Carlo (not Carlos)
I found all the above very helpful. I would also add that I think it pays to be honest if you can’t follow through as promised. For example i submitted a piece to a major magazine about a year ago. The editor wanted to use it & asked me to supply a photograph. All this was done by e mail. Problem!! In between submitting article & ed asking for pic I had to return ugently from Spain to England as my mum had been taken seriously ill. I didn’t get the e mail for the pic til about a week after it was sent as i had all the time been at hospital. So what I did i actually phoned her, apologised & explained situation. I apologised if she thought I was wasting time. All my relevant pics were back in Spain but i did have something similar at Mums house. The ed understood & said send alternative by post which i did that same day. Article was published.
I guess what i am saying here is that i agree with above Compromises can be reached if you are honest, willing & open to alternatives – work together.
Just my twopenny worth!!!
Kate–completely agree on the instructions front. And I think it’s not just following them, but really showing that you’ve attempted to understand and respect them. For example, I asked a writer to edit some of an article and to flesh out the article with more information. The writer did so, but did it so halfheartedly and so quickly that the second draft of the article was more difficult to deal with than the first. If you want to get an article published, then you really need to throw yourself behind it! It’s not like a college homework assignment you can revise at 3 a.m. and get a C+ on.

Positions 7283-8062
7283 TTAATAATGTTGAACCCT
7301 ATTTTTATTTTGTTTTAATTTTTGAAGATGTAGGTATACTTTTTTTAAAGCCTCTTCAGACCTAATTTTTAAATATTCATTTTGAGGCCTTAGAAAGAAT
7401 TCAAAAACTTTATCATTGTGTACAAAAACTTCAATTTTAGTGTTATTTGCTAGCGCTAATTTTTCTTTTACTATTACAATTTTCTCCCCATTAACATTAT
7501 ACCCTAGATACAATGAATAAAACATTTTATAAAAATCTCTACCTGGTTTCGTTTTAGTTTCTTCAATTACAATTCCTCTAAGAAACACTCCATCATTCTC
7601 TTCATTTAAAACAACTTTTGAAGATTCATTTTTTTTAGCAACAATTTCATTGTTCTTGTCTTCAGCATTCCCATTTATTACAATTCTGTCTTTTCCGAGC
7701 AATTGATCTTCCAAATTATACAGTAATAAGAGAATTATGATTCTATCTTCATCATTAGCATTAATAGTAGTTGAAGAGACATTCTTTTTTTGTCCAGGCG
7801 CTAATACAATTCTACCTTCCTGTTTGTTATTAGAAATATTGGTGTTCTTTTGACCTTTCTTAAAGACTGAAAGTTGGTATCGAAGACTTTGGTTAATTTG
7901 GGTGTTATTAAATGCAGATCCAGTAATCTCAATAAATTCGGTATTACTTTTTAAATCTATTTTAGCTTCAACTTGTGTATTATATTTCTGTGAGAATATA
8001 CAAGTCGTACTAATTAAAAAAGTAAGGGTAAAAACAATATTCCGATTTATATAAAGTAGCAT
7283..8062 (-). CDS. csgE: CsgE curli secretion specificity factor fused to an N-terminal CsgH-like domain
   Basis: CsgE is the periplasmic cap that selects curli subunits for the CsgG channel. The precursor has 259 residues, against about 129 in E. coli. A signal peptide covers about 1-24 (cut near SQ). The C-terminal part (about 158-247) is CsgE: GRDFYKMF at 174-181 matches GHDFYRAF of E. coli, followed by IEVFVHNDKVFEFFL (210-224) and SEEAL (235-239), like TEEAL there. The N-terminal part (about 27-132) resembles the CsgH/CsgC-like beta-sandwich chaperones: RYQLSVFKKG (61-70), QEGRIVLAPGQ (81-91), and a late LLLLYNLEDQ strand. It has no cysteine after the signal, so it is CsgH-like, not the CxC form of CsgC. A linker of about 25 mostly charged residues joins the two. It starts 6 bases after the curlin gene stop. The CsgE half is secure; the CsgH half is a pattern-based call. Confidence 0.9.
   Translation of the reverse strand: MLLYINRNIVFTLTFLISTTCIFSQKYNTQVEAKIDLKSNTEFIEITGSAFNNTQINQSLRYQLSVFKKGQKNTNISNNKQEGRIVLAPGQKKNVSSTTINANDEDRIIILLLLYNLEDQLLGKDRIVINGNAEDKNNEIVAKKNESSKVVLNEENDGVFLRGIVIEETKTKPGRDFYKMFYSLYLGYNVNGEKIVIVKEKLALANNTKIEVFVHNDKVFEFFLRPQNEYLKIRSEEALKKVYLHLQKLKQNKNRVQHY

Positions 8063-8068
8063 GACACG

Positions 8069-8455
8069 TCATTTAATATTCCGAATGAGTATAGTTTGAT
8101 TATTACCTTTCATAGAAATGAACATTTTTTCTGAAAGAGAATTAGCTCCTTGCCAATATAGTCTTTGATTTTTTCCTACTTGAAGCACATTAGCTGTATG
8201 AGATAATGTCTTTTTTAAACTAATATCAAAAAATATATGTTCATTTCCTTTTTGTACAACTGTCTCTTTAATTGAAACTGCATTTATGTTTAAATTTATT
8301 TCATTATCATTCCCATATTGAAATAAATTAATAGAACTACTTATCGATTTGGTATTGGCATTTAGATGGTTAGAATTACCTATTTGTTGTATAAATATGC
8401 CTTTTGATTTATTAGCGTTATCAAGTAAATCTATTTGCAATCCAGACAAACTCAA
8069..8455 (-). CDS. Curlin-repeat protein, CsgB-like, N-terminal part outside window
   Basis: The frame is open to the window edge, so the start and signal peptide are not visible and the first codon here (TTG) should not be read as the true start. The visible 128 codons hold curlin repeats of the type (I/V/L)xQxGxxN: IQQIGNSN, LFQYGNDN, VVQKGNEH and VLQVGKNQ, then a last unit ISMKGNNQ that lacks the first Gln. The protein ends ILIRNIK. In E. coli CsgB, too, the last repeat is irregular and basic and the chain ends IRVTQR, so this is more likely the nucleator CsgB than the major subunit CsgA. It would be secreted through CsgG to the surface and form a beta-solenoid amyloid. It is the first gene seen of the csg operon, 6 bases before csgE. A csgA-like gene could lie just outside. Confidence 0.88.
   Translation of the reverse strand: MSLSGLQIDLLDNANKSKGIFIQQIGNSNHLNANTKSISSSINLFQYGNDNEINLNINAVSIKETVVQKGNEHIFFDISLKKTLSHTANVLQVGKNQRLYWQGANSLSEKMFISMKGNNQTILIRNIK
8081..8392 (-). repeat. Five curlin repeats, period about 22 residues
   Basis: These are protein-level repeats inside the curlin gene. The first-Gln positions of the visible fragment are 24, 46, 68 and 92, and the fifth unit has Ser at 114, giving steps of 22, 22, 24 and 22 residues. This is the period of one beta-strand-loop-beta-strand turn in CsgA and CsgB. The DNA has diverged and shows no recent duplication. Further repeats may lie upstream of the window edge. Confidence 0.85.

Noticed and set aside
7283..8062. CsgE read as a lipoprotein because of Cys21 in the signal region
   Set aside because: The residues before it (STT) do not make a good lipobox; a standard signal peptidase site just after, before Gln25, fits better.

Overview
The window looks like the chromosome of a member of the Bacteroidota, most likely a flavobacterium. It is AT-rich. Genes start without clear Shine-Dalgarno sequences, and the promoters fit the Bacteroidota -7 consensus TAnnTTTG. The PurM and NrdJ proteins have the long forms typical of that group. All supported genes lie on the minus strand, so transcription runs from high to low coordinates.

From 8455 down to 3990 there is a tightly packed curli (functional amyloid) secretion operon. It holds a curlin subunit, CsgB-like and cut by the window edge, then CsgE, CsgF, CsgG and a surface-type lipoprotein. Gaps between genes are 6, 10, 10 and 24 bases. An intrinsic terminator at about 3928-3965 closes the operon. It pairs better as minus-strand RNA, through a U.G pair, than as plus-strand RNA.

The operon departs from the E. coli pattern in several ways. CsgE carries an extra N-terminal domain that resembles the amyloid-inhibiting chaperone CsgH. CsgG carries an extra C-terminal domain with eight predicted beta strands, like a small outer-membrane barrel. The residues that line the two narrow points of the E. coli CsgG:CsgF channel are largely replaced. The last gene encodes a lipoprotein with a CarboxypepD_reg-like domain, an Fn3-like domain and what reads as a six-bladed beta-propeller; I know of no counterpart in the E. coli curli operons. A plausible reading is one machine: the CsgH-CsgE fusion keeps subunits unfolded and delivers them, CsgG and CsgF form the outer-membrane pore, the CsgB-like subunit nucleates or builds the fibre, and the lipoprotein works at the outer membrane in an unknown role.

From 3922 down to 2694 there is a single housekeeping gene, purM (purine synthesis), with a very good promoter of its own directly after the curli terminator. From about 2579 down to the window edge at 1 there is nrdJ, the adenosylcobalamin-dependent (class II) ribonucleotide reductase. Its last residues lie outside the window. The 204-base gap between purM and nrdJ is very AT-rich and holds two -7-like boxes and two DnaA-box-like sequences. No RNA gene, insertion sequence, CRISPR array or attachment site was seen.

Yes, yes and yes. I guess the most important thing is to look at the editor as a team mate.
I put teamwork in here as a tag, but I didn’t address it, but it’s what we’re all saying here.
Rosie – What you said is right. Be up front about any limitations and do what you can. Who could ask for more?
Give respect in the way you want to be respected, listen, follow instructions, and do your best each time (and get the editor’s name right).
The final product is the key here – you’re working to make it the best that it can be, so if you feel the editor changed something you’d rather have left alone, you must consider that you’re really both on the same side. Consider that the betterment of the work is the common goal. Even if it doesn’t exactly suit your voice, some changes are made to fit better into a publication.
Unlike other jobs, in writing, when you suck, there is a permanent record of your suckage, and if your editor is good, that record will stay with him or her. If not, it’ll be out there for all the world to see – including future editors!
Teamwork – Don’t suck – Follow Instructions – Does that cover it?
Oh – yeah. If you feel like complaining about a publication you’re writing for, keep it between friends and off the internet. Things like public digital bitching have a way of being heard after the fact…